The Cognitive Approach

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  • The main assumptions of the Cognitive Approach
    • mental processes/info processing can be studied scientifically
      • main areas studied within the cognitive approach
        • problem solving
        • language
        • forgetting
        • memory
        • thinking
      • different to behavioural approach
        • cognitive approach rarely uses animals, mainly people
      • similar to both biological + behaviourist approach
        • methods used to investigate are usually laboratory based
          • research = based on empirical data (been directly observed)
          • research = scientific
    • introspection can be a valid, scientific method of studying cognitive processes
      • criticisms
        • subjective
        • can we access all our thinking processes?
      • two ways of conducting modern introspection
        • ask participants to verbalise their thoughts whilst conducting an experiment or solving a problem
        • retrospective phenomenological assessment
          • ask people to reflect + report on thoughts and feelings
      • cannot really be observed (subjective)
        • inferred from experiments + what people say they thought about
    • conscious and non-conscious thought
      • both act as mediational processes between stimulus and respone
    • the brain and damage to the brain affects cognition and cognitive processes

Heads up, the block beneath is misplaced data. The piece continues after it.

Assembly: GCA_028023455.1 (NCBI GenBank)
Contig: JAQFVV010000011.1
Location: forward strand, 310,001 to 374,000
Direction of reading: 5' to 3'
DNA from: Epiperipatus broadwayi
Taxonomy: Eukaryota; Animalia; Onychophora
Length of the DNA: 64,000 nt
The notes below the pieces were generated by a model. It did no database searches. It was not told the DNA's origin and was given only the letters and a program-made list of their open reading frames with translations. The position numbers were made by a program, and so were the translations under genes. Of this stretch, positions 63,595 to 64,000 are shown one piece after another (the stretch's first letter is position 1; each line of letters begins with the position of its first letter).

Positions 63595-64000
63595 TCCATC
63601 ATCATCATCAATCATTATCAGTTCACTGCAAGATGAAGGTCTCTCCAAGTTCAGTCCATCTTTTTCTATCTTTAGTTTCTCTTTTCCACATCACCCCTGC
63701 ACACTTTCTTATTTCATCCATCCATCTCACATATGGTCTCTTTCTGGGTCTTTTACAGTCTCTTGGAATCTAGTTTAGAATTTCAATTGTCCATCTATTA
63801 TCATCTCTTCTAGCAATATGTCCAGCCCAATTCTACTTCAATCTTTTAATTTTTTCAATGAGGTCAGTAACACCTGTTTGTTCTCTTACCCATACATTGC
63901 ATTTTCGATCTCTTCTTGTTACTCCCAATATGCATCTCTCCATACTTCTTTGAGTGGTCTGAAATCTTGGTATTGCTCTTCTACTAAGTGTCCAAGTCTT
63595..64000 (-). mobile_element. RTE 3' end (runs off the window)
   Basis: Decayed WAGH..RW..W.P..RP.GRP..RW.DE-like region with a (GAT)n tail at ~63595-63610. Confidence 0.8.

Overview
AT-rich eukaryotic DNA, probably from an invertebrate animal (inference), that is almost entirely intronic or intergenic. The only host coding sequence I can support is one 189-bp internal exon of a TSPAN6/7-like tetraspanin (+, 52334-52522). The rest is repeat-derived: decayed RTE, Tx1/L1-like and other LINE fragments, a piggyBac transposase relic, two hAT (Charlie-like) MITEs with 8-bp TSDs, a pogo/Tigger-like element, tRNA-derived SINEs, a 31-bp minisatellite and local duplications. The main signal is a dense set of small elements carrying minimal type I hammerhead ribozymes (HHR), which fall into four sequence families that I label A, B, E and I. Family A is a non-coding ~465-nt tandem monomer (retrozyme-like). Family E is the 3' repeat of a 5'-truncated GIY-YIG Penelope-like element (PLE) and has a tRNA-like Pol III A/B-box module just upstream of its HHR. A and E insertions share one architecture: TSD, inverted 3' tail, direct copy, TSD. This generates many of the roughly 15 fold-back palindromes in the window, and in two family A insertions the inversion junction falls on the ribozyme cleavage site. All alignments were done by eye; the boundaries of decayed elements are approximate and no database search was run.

• cognitive neuropsychology
        • how the brain affects behaviour + associated cognitive functioning
      • localisation of function
        • brain damaged patients often used to investigate this
        • people often suffer damage to several areas of their brains
          • difficult to pinpoint an area solely responsible
        • the belief that certain parts of the brain are responsible for certain functions.
          • Broca's area is involved in language
          • Wernicke's area is involved in understanding speech
          • the hippocampus is involved in memory
    • the mind operates in a similar way to a computer
      • computer analogy is used to attempt to understand cognition
    • findings and methods used can be applied to other areas of psychology + have practical applications
      • The Psychology of Ageing
        • understanding dementia + Alzheimer's disease and advice given
      • Criminal Psychology
        • understanding of cognitive development + conditions such as dyslexia
      • Atypical Psychology
        • understanding mood disorders + schizophrenia and the associated treatments
          • rational emotive therapy
          • focusing
          • cognitive restructuring therapy
      • Criminal Psychology
        • issues relating to EWT and the cognitive interview


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